Myoclonus in patient on fluoxetine after receiving fentanyl and low-dose methylene blue during sentinel lymph node biopsy

Kelly J. Larson, Erica D. Wittwer, Wayne T. Nicholson, Toby N. Weingarten, Daniel L. Price, Juraj Sprung

Research output: Contribution to journalArticle

4 Scopus citations


Abstract Serotonin released in the nerve synapses is cleared through reuptake into presynaptic neurons and metabolism with monoamine oxidase (MAO). Therapy with selective serotonin reuptake inhibitors (SSRIs) or MAO inhibitors increases serotonin concentration in the synaptic cleft and may result in serotonin syndrome (SS). Our patient undergoing sentinel lymph node biopsy was on fluoxetine (SSRI) and intraoperatively developed SS after receiving fentanyl (200 μg) and methylene blue (MAO inhibitor), 7 mg subcutaneously into the scalp. Initial presentation was several episodes of generalized muscle activity, which was later diagnosed as lower extremity myoclonus consistent with SS. Upon awakening, the patient showed no evidence of encephalopathy, and the clonus was less intense. The patient was discharge home the next day. Our case suggests the possibility that even a small dose of methylene blue, when administered simultaneously with other serotoninergic medications, may be associated with serotonin toxicity.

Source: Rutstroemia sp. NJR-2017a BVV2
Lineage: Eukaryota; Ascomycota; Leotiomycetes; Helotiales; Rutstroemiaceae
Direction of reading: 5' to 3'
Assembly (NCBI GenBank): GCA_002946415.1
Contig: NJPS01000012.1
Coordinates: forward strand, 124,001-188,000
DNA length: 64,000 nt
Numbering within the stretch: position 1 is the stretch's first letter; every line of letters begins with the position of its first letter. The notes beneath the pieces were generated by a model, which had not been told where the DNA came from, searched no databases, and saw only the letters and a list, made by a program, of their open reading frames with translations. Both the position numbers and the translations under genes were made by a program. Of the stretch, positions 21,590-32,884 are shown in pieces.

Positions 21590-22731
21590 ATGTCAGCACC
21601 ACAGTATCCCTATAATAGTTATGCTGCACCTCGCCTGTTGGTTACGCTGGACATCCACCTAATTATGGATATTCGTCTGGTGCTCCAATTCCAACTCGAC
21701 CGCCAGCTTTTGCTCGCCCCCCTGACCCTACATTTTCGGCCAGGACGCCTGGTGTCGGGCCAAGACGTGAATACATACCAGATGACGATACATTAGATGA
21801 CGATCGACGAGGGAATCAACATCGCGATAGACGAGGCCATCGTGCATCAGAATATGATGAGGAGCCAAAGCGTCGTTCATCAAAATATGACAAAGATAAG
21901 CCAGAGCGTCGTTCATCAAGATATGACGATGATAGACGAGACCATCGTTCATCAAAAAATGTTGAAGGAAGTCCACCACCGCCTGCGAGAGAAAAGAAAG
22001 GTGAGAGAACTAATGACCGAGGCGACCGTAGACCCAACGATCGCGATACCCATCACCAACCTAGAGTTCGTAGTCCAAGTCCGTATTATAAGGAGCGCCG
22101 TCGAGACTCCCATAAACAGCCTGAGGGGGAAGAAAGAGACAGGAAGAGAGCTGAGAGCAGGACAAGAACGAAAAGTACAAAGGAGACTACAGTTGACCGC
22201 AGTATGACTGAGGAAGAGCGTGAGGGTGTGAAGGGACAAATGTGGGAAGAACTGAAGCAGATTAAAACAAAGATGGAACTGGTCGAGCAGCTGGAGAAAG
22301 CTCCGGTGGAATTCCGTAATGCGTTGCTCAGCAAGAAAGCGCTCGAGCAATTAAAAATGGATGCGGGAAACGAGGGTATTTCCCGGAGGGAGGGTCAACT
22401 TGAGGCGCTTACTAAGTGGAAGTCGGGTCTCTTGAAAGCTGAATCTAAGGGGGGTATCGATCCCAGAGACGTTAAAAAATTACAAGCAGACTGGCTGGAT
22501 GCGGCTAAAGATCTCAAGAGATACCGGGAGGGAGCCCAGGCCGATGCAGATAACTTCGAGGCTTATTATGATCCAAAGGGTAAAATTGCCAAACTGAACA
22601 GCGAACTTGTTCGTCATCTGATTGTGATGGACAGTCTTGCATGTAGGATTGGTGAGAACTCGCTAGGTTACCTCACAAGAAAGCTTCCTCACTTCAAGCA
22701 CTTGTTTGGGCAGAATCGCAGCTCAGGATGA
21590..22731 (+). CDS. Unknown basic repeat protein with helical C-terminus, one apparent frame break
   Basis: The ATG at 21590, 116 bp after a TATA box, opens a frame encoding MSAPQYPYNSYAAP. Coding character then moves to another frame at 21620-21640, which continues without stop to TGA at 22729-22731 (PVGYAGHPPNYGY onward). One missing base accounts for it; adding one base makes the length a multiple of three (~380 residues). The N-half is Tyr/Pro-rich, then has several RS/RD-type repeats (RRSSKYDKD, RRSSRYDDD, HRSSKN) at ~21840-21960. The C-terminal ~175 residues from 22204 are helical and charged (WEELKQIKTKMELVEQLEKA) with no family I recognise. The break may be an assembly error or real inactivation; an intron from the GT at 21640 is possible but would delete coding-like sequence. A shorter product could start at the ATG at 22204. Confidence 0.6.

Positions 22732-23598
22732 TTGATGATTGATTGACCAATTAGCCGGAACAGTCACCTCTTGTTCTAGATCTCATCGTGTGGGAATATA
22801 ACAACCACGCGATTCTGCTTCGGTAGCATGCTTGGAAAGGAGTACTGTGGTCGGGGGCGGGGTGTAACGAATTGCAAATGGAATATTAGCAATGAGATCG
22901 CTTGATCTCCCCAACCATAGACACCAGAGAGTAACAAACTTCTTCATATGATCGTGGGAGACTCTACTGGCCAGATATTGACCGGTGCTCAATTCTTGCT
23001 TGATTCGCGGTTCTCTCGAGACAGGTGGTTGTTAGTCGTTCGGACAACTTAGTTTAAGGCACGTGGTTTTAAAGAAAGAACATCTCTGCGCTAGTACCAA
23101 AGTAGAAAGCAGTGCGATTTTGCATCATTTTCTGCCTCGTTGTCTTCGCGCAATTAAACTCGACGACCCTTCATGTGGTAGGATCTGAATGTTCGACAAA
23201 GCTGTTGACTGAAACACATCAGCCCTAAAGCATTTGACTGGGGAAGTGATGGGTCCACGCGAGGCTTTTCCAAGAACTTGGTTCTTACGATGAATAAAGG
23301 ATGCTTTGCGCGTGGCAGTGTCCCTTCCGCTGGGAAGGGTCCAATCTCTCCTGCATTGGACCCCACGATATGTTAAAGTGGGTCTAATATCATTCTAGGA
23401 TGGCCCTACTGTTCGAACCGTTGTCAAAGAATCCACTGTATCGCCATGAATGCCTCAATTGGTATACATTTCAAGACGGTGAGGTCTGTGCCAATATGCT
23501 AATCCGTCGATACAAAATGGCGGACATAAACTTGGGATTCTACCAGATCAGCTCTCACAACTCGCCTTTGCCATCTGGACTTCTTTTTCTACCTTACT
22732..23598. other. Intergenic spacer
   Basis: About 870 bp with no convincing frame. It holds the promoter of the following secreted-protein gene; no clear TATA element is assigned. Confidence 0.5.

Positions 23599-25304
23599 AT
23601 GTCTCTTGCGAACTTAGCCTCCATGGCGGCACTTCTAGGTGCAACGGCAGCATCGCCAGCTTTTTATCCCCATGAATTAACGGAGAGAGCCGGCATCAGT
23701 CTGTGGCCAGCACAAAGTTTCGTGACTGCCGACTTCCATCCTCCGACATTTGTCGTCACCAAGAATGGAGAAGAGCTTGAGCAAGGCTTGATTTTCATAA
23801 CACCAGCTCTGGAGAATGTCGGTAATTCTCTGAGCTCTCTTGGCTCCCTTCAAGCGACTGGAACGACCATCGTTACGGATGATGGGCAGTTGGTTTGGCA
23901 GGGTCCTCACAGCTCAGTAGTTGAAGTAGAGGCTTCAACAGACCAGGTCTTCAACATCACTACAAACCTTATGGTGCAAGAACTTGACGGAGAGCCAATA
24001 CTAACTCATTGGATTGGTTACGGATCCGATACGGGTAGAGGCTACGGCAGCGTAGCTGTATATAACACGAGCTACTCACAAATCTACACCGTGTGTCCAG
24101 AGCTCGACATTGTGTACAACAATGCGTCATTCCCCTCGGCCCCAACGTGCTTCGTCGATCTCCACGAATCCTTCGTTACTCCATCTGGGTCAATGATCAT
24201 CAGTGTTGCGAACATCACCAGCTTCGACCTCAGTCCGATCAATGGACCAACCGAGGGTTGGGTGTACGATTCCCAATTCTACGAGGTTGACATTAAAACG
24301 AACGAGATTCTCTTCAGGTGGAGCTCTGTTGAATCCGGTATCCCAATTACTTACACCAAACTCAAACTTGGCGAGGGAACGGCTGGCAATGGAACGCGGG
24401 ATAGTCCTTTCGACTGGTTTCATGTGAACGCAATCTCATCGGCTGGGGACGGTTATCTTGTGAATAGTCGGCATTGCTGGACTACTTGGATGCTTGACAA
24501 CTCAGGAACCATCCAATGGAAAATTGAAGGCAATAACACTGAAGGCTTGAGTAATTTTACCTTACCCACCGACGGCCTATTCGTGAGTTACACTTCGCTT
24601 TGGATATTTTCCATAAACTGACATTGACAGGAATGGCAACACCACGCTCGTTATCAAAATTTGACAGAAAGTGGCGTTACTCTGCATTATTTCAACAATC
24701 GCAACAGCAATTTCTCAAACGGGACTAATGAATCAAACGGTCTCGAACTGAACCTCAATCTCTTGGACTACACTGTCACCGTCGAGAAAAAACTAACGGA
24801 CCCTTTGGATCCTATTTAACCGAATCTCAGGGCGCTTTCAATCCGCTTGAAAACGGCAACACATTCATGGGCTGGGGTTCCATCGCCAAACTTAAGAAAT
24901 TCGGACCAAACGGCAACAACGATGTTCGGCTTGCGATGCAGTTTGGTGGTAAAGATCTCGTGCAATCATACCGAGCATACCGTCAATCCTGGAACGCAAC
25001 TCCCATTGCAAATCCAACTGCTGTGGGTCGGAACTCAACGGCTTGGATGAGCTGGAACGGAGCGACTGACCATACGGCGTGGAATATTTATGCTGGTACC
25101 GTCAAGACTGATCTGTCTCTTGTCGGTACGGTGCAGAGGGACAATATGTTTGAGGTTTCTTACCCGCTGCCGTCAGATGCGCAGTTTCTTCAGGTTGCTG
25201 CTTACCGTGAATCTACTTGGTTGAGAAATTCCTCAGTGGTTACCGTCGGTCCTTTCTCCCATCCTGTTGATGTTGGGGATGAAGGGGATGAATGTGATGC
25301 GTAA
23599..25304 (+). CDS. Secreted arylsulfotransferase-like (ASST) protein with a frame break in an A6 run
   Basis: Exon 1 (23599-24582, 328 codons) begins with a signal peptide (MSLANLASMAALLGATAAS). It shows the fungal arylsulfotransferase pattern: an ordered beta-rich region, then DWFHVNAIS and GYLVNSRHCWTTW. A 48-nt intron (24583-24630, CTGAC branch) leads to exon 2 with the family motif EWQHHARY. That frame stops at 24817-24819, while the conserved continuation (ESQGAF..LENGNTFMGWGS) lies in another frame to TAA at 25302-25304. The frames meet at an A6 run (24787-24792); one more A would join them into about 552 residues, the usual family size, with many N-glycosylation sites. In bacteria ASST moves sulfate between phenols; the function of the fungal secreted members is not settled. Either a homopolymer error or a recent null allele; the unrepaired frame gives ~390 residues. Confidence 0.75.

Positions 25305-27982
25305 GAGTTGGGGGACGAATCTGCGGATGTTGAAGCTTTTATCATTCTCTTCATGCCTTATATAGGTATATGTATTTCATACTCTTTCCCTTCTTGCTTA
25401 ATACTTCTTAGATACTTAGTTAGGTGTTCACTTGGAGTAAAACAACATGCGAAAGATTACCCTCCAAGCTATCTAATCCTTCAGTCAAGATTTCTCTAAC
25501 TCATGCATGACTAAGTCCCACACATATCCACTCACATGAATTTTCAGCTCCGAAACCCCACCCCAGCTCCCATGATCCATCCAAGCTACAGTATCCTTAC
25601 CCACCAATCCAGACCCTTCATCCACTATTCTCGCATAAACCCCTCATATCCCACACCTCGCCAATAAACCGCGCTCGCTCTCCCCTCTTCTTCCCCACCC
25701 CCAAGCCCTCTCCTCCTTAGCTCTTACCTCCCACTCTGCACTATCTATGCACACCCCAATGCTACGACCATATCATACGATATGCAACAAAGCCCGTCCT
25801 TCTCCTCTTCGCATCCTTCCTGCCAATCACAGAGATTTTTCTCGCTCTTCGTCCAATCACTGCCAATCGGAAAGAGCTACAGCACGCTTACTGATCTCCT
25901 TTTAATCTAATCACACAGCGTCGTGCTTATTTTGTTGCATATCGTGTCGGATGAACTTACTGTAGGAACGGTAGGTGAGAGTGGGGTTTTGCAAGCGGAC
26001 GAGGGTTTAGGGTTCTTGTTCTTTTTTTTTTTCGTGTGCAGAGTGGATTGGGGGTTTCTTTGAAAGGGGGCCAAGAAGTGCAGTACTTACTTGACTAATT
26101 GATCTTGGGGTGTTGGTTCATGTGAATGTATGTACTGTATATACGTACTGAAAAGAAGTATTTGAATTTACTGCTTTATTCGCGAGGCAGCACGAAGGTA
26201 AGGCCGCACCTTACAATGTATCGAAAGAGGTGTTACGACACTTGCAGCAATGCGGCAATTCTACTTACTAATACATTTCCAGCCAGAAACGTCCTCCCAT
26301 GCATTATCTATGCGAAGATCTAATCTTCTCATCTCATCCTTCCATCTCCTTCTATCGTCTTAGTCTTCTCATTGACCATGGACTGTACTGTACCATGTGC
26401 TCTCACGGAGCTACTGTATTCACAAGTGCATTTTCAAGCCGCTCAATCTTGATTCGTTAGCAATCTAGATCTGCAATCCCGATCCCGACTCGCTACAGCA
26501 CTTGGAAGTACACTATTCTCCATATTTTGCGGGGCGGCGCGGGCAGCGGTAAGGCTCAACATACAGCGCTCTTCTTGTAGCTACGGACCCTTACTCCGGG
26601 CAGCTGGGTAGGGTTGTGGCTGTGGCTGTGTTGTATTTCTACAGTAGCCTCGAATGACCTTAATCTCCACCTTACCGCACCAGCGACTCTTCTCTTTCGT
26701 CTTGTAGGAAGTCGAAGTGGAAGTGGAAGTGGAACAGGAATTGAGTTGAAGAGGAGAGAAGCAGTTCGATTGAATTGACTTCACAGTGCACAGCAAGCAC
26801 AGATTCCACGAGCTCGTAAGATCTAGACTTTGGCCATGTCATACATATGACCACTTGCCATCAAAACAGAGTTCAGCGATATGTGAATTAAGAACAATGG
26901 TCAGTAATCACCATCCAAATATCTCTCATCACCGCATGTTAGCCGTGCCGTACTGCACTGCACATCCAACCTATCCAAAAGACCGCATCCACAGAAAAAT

Original languageEnglish (US)
Article number7886
Pages (from-to)247-251
Number of pages5
JournalJournal of Clinical Anesthesia
Issue number3
StatePublished - May 1 2015



  • Anesthesia
  • Methylene blue
  • Myoclonus
  • Selective serotonin uptake inhibitor serotonin syndrome uptake inhibitor
  • Serotonin syndrome

ASJC Scopus subject areas

  • Anesthesiology and Pain Medicine

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